A while back we wrote about how people are outraged to see refugees with smartphones. Now it appears that certain American politicians are outraged to see poor Americans with smartphones when they could be paying for their health care instead.

U.S. Rep. Jason Chaffetz of Utah was on CNN, saying:

Americans have choices — and they've got to make a choice. So maybe rather than getting that new iPhone that they just love and they want to go spend hundreds of dollars on that, maybe they should invest in their own health care.They've got to make those decisions themselves.

Later on Fox News he tried to walk it back a bit, but in some ways dug a bigger hole for himself:

As an American, you have got to make choices so sometimes, you have to make decisions in your life and where to make those investments… as an adult you get to make those decisions and live by those consequences.

Many are outraged by these comments, primarily because he's implying that the poor make bad choices and are responsible for their own fate. Philip Bump writes in the Washington Post:

It’s much easier to deal with poverty if you can convince yourself that the impoverished brought it on themselves. Nearly everyone would concur that those who suffer from poverty through no fault of their own deserve support from others, either through nonprofit or public sector assistance. But if they’re poor because of their own bad decisions? They have to fend for themselves.

Or as a tweeter summarized: “This sounds like fomenting class resentment: poor are poor because they're irresponsible"

But it is missing another part of the story, which is how important smartphones have become to poorer people. Chaffetz likely has a computer on his desk at home and at his office, a tablet somewhere and a phone when he's on the road. He probably has a couple of land lines and even a fax line still hooked up.

The phone is only one tool in his communication armada.


A lot of poorer people have dropped the land line because they cannot afford both. The phone is their computer, and they use it for everything. One tweeter who used to sell phones described what some of his customers used them for:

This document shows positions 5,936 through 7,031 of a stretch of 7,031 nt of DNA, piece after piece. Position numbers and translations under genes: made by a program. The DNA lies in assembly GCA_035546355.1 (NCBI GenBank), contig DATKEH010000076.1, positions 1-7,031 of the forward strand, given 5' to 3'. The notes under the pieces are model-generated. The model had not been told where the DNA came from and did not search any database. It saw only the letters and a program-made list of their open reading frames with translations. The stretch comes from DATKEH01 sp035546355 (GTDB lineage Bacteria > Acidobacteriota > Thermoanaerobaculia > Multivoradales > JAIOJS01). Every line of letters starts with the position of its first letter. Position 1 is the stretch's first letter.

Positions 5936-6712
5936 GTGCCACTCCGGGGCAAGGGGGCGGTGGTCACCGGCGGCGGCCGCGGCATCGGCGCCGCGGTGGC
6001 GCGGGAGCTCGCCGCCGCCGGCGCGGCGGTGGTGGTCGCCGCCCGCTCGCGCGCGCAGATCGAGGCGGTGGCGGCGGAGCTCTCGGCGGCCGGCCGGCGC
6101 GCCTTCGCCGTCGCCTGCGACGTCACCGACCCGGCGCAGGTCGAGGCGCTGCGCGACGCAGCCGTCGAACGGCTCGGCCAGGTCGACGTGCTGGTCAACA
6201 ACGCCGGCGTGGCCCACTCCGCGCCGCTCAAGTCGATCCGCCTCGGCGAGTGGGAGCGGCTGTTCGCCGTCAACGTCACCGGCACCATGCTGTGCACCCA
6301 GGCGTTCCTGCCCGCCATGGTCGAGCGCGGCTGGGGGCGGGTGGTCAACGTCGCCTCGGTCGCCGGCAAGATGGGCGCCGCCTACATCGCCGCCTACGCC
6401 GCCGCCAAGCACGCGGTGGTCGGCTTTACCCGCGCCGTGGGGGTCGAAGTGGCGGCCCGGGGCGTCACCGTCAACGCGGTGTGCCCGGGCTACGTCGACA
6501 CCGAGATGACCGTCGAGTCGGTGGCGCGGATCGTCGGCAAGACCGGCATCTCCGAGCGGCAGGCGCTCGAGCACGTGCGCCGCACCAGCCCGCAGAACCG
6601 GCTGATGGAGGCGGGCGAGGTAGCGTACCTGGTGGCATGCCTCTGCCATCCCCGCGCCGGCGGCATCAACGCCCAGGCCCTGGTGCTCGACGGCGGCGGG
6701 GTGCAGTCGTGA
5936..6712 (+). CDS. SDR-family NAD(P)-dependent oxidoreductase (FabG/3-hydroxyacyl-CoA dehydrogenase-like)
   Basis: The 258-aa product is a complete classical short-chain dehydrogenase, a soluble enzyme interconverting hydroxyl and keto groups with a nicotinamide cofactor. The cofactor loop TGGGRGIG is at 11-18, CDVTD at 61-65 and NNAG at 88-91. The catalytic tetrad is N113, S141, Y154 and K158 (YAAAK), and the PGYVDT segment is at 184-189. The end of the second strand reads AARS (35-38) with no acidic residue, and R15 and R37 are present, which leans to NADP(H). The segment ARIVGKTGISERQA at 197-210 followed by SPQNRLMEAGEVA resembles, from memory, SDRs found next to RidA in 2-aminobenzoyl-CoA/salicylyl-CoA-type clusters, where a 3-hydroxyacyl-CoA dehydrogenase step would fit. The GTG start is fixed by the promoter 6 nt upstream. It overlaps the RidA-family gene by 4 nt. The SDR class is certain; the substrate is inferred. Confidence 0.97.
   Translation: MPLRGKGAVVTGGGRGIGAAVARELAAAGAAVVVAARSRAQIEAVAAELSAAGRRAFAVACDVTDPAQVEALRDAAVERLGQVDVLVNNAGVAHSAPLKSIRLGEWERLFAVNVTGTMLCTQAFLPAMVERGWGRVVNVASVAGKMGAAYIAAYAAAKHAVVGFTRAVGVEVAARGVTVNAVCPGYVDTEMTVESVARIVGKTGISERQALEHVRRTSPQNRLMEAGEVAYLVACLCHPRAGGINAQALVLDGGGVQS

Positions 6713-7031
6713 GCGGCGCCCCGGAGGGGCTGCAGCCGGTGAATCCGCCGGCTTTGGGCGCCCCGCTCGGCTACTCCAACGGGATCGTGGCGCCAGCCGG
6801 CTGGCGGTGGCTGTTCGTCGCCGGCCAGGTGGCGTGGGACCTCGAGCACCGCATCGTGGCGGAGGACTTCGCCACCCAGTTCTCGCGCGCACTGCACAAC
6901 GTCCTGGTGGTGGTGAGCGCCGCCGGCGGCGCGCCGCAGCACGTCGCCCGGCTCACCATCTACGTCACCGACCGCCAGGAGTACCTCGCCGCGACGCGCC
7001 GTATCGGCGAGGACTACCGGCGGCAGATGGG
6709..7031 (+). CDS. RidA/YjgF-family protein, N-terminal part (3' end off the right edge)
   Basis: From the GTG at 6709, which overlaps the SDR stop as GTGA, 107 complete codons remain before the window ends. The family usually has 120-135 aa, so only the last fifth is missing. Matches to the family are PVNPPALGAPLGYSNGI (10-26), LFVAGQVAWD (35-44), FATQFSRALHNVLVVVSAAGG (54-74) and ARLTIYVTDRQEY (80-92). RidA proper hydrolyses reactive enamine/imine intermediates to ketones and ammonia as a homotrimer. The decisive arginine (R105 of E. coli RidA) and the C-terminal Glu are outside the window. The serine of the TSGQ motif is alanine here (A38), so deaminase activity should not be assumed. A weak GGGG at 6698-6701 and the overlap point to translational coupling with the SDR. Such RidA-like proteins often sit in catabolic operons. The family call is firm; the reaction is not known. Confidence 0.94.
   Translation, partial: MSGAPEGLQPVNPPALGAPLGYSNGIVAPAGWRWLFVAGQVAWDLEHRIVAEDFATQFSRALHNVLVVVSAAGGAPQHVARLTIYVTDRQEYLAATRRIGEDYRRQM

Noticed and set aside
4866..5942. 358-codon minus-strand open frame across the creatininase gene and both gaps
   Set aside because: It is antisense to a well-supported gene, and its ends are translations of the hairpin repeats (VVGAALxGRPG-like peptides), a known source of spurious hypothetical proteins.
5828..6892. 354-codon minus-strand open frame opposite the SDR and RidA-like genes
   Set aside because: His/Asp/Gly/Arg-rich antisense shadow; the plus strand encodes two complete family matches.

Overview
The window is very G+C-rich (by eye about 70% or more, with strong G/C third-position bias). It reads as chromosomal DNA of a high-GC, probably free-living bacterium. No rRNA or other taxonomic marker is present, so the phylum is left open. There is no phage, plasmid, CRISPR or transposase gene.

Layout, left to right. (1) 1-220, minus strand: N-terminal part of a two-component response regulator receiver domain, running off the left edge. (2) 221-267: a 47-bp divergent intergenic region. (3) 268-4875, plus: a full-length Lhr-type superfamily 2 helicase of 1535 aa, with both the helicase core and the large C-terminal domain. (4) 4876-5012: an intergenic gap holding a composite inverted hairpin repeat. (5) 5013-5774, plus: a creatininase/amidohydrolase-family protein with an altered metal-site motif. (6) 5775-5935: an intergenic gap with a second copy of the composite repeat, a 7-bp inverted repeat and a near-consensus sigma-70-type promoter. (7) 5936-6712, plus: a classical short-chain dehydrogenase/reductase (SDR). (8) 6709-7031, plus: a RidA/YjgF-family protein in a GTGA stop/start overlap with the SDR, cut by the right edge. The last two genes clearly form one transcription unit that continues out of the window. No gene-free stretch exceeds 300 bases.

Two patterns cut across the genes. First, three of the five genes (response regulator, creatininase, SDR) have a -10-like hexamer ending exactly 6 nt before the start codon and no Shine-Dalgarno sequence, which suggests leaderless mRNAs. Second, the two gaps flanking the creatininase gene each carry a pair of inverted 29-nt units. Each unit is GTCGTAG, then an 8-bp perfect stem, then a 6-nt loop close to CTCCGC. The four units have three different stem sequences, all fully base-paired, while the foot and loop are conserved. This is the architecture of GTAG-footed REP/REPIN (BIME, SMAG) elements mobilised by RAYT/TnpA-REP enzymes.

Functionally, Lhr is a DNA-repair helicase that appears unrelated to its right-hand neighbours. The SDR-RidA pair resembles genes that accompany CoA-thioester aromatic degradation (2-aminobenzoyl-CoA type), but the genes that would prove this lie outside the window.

…apply for jobs. Set up unemployment, save the last voice messages of their dying partners. Set up emails. Apply for childcare, WIC. An ex-con wept in my arms because he could get photos and music. I saw a coworker spend 6 hours with a woman who was nasty and distracted turns out ? Her husband of 30+ years had just died while she was being treated for cancer and he had sent her messages EVERY DAY. And people applied for health care on those cell phones. … this isn’t about planning, it's about punishment.

For people who have many options, a smartphone is a luxury. For people who have few, it's often a necessity. Bump at the Post gets this, writing that “a smartphone is not a luxury, it’s a critical tool of modern society. The newest iPhone isn’t critical, but some smartphone is, particularly in households without Internet access otherwise.”

Seriously, people shouldn’t have to make a choice between health care and calling their mom.

Lloyd Alter ( @lloydalter ) writes about smart (and dumb) tech with a side of design and a dash of boomer angst.

Should Americans have to choose between health care and a smartphone?
Health care is essential, but so is a smartphone if you want to get a job or even sign up for health care ... despite what Jason Chaffetz says.